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Mitchell: depiction of violence provokes anger, calls for action

Shari Runner, president and CEO of the Chicago Urban League. | Brian Jackson/For the Sun-Times

Chicago’s leaders tend to be thin skinned when it comes to how the city’s violence is portrayed.

Film director Spike Lee ticked off a bunch of aldermen with “Chi-Raq,” his fictional hip-hop account of Chicago’s homicide epidemic that was released in 2015.

Now Shari Runner, Chicago Urban League President and CEO, is blasting CBS “60 Minutes” report “Crisis in Chicago,” that aired on Sunday.

“While gang violence in the Chicago community continues to be a pressing issue, it would be remiss not to express that this segment was an overwhelmingly biased piece of reporting….I was appalled at the narrow focus with which you presented the crisis facing our city,” Runner wrote in a lengthy press release.

“A piece on such an important topic should generate a lot of opinion,” said Kevin Tedesco, a spokesman for CBS, in a one-line email response.

Meanwhile, six more people have been killed in Chicago since the start of 2017.

Hal Baskin, a long-time community activist with close ties to the streets is fed up.

“People are tired of losing loved ones. I’ve lost three nephews living in the community,” he said.

In 2013, Baskin’s own son, Hal Baskin Jr., was shot two blocks away from the Peace Community Center where the elder Baskin has served as executive director for decades.

In 1992, Baskin was part of a group that organized a gang truce after 7-year-old Dantrell Davis was killed by a stray bullet as he crossed the street holding his mother’s hand.

He is again calling for a closed-door summit that would include some of the old heads.

“You can’t realistically use the traditional way of combatting violence when you are living in a depressed area. You can’t stop the killings if you are not talking to the killers.” he said.

But as evidenced by Runner’s complaint against “60 Minutes”, the connection between the rampant homicides and street gangs feeds a narrative that some Chicago activists find objectionable.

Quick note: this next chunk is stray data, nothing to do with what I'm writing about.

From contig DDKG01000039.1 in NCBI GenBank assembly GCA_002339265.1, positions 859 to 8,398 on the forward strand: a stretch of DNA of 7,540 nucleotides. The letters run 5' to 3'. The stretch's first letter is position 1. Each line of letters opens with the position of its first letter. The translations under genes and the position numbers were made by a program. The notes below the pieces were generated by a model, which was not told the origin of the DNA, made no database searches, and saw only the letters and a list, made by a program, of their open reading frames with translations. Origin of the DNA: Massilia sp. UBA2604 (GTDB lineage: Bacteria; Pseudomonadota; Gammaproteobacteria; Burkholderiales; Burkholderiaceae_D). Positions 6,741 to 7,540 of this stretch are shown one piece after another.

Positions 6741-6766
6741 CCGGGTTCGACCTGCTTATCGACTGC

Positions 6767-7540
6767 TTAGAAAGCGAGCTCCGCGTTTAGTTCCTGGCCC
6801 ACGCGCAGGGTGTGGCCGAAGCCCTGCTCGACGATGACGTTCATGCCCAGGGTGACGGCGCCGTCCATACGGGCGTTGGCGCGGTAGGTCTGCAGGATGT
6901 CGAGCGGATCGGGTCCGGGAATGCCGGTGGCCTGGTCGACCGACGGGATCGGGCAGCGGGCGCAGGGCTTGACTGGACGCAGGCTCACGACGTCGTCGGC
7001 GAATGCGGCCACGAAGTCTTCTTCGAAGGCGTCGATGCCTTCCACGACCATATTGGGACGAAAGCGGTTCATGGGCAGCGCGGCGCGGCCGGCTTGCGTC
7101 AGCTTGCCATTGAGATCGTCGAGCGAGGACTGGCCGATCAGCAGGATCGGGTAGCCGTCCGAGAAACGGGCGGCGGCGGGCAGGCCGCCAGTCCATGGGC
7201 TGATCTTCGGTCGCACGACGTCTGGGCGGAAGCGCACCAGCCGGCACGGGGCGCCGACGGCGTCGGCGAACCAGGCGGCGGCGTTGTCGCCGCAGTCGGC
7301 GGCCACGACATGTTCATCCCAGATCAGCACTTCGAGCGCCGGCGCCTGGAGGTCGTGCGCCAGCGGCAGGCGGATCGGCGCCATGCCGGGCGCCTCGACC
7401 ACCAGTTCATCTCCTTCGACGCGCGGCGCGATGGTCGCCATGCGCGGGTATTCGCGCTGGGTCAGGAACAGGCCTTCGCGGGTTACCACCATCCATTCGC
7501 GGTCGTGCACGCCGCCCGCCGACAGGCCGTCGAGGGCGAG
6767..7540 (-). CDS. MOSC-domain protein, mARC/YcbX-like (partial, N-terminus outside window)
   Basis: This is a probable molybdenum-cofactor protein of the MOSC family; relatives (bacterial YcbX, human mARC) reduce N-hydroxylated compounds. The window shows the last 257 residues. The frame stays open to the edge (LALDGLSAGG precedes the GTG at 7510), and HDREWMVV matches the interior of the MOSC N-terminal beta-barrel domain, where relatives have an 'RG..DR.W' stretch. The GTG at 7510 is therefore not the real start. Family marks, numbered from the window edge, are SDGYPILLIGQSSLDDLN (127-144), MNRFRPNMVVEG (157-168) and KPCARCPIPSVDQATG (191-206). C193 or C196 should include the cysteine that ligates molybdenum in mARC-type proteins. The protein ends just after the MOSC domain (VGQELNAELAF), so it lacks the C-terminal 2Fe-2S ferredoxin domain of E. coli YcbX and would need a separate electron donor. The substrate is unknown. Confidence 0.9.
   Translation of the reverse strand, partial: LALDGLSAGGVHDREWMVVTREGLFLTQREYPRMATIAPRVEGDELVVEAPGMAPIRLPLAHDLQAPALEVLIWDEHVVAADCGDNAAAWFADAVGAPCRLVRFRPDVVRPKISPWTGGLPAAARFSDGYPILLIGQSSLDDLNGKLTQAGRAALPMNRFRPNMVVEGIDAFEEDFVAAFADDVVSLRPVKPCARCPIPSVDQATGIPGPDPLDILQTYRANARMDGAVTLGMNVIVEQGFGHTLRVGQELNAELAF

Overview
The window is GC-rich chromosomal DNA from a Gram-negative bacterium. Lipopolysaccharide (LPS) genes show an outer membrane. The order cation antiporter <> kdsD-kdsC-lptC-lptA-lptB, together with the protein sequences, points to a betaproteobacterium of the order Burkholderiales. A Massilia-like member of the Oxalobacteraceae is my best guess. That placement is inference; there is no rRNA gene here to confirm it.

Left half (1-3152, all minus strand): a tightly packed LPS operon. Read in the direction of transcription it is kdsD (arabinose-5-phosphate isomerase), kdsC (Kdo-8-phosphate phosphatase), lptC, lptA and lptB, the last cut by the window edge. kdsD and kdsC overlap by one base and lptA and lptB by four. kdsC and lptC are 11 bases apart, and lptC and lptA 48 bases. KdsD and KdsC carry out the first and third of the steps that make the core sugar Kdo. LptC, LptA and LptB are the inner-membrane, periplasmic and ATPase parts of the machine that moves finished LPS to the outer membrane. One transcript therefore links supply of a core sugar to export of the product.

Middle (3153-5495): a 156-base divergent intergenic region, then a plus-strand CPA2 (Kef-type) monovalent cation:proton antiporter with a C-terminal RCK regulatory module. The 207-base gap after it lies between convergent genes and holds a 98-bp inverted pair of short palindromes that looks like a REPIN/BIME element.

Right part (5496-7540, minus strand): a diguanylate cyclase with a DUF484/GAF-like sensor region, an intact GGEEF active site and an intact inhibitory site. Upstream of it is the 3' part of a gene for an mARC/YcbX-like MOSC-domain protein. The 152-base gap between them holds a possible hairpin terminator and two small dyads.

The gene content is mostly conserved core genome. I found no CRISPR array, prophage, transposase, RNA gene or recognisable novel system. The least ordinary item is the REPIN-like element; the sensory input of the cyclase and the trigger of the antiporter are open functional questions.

It is OK to talk about unemployment, poverty, and racism as the root causes of the violence, but jaws get tight when you mention single parenting, absentee fathers and street gangs.

Additionally, the push has been to save youth on the edge.

On Tuesday, Mayor Rahm Emanuel announced the city is extending mentoring services to 660 more youth. The additional mentoring services will put the city halfway through its goal of reaching 7,200 boys and young men in high-risk neighborhoods over three years.

Activists like Baskin, who grew up running the streets and now work with people from the streets, aren’t convinced that mentoring programs is the right approach.

“It works good for those young guys who are not involved in gang activity. But what about Junebug on the corner?” Baskin asked

“These young boys know better than to leave home without their guns. They would rather get caught with it than without it,” he said.

Frankly, we need an army of men who have survived the streets to go back lead these young brothers out.

Gary Slutkin, founder of CeaseFire, now known as Cure Violence, and a professor of global health at UIC’s School of Public Health, says the method of employing people who have a criminal past to tamp down violent behavior is beneficial. Slutkin gave the example of moms teaching other moms how to breast-feed.

He has long argued that violence should be treated as a contagious disease. Cure Violence uses trained “interrupters” to intervene in violence-plagued communities.

“Police are extremely adverse with that,” Slutkin said. “But it is not just that (ex-offenders) understand, they are trusted by the people that we have to help change.”

“When we are working with a community group, we map out the various groups and people who need to be reached,” Slutkin said.

We may not agree on how to solve Chicago’s murder problem, but one thing’s for sure, it is going to take more than one approach to get the job done.